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Reverse immune surveillance and IL21: lessons from SJL mice and human angioimmunoblastic T cell lymphoma

Tuesday, September 23, 2014 — Poster Session III

12:00 p.m. – 2:00 p.m.

FAES Academic Center




  • H.C. Morse
  • S. Jain
  • J. Chen
  • A. Nicolae
  • H. Wang
  • D. Shin
  • E.A. Adkins
  • T.J. Sproule
  • T. Sakai
  • A.L. Kovalchuk
  • M. Raffeld
  • J.M. Ward
  • T.A. Waldmann
  • E.S. Jaffe
  • D.C. Roopenian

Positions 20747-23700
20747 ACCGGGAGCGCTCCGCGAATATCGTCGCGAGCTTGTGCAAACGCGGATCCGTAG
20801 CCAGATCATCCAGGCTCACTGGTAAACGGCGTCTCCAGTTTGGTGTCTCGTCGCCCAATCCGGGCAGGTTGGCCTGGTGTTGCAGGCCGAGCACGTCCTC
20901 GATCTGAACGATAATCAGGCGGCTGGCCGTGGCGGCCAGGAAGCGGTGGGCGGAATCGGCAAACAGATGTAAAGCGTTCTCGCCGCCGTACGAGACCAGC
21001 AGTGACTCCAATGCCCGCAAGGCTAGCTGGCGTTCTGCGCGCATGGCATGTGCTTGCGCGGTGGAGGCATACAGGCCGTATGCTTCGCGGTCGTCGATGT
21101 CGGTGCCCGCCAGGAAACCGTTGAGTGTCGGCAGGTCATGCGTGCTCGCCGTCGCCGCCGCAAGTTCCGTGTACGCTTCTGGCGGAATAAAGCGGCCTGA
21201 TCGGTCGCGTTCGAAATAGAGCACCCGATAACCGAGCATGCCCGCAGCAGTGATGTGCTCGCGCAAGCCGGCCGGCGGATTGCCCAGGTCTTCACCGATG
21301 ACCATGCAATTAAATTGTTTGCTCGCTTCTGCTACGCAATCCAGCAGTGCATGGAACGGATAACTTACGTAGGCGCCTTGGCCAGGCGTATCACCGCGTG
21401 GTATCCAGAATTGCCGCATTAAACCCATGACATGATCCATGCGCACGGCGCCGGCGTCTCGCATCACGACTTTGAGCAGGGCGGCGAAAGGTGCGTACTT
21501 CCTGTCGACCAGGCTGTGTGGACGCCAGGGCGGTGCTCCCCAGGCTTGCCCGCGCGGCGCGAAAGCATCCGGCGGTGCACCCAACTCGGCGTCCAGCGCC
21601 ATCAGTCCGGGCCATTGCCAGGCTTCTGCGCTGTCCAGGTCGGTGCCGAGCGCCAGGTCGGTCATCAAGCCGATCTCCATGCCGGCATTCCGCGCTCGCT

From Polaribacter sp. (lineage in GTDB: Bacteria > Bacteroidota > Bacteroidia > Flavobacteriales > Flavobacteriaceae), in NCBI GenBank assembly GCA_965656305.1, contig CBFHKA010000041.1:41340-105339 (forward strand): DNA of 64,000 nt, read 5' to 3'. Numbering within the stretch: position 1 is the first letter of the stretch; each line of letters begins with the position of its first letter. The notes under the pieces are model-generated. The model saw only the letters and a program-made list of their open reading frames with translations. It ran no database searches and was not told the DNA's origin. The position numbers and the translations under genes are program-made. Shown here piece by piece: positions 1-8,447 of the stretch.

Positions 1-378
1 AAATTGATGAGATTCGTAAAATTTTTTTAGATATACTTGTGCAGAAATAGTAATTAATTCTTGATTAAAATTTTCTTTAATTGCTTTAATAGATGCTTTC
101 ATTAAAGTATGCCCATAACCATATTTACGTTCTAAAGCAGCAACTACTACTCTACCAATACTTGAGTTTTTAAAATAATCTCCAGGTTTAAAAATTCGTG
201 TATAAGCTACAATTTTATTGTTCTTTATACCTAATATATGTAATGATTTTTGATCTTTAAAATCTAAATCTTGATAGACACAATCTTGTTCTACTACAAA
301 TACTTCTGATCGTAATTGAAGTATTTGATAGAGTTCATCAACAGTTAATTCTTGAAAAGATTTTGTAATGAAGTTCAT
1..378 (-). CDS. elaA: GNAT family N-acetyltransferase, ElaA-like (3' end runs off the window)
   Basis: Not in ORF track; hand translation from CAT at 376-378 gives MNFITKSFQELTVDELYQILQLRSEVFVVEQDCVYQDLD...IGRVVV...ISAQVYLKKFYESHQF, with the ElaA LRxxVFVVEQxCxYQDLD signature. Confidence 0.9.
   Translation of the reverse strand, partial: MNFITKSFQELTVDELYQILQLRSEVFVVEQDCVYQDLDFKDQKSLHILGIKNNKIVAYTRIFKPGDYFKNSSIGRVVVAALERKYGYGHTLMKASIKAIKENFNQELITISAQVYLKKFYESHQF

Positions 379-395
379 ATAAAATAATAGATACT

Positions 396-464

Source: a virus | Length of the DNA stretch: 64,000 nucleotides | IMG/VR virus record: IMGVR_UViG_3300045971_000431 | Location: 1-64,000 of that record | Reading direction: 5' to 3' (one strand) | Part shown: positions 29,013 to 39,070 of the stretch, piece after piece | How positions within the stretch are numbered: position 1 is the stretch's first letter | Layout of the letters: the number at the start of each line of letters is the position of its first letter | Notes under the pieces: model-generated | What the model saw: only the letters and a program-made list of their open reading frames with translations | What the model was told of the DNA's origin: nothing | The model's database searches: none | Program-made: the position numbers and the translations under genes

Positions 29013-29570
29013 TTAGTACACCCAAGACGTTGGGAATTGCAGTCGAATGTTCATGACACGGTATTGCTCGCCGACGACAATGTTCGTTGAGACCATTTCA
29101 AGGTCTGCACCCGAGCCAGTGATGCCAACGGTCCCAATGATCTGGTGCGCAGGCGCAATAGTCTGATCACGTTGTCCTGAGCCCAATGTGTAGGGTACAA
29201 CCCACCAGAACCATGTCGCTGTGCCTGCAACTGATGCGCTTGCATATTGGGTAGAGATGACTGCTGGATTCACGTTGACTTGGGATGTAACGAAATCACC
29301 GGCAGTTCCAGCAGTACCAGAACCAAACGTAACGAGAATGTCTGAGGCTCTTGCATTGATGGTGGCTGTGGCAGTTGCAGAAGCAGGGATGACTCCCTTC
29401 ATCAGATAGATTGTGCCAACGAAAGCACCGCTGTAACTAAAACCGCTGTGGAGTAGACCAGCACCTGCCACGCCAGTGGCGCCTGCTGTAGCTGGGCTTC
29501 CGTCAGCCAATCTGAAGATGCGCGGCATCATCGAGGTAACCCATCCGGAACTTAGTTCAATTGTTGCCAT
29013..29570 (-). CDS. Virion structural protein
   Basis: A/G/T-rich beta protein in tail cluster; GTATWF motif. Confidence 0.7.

Almost all SJL mice older than 8 months die from germinal center (GC)- or post-GC-derived derived B cell lineage neoplasms. Previous studies indicated that these tumors are driven in vivo by CD4+ T cells that recognize tumor antigens presented in the context of MHC II and that secrete cytokines promoting B cell growth and differentiation. The phenomenon of tumor promotion by the immune system has been termed reverse immune surveillance. We found that aging SJL mice exhibit increasing frequencies of CD4+ T follicular helper cells (TFH) associated with increased levels of IL21 expression, and that mice deficient in expression of the IL21 receptor (IL21R) do not develop early lymphomas. We conclude that IL21 is the driving force in reverse immune surveillance. We also show that humans with angioimmunoblastic T cell lymphoma (AITL), a malignancy of TFH often associated with large polyclonal or clonal B cell expansion, almost uniformly expressed increased IL21 transcripts with many also expressing increased transcripts for other TFH markers and the IL21R. These parallels suggest that SJL mice may be valuable as a preclinical model for some aspects of AITL.

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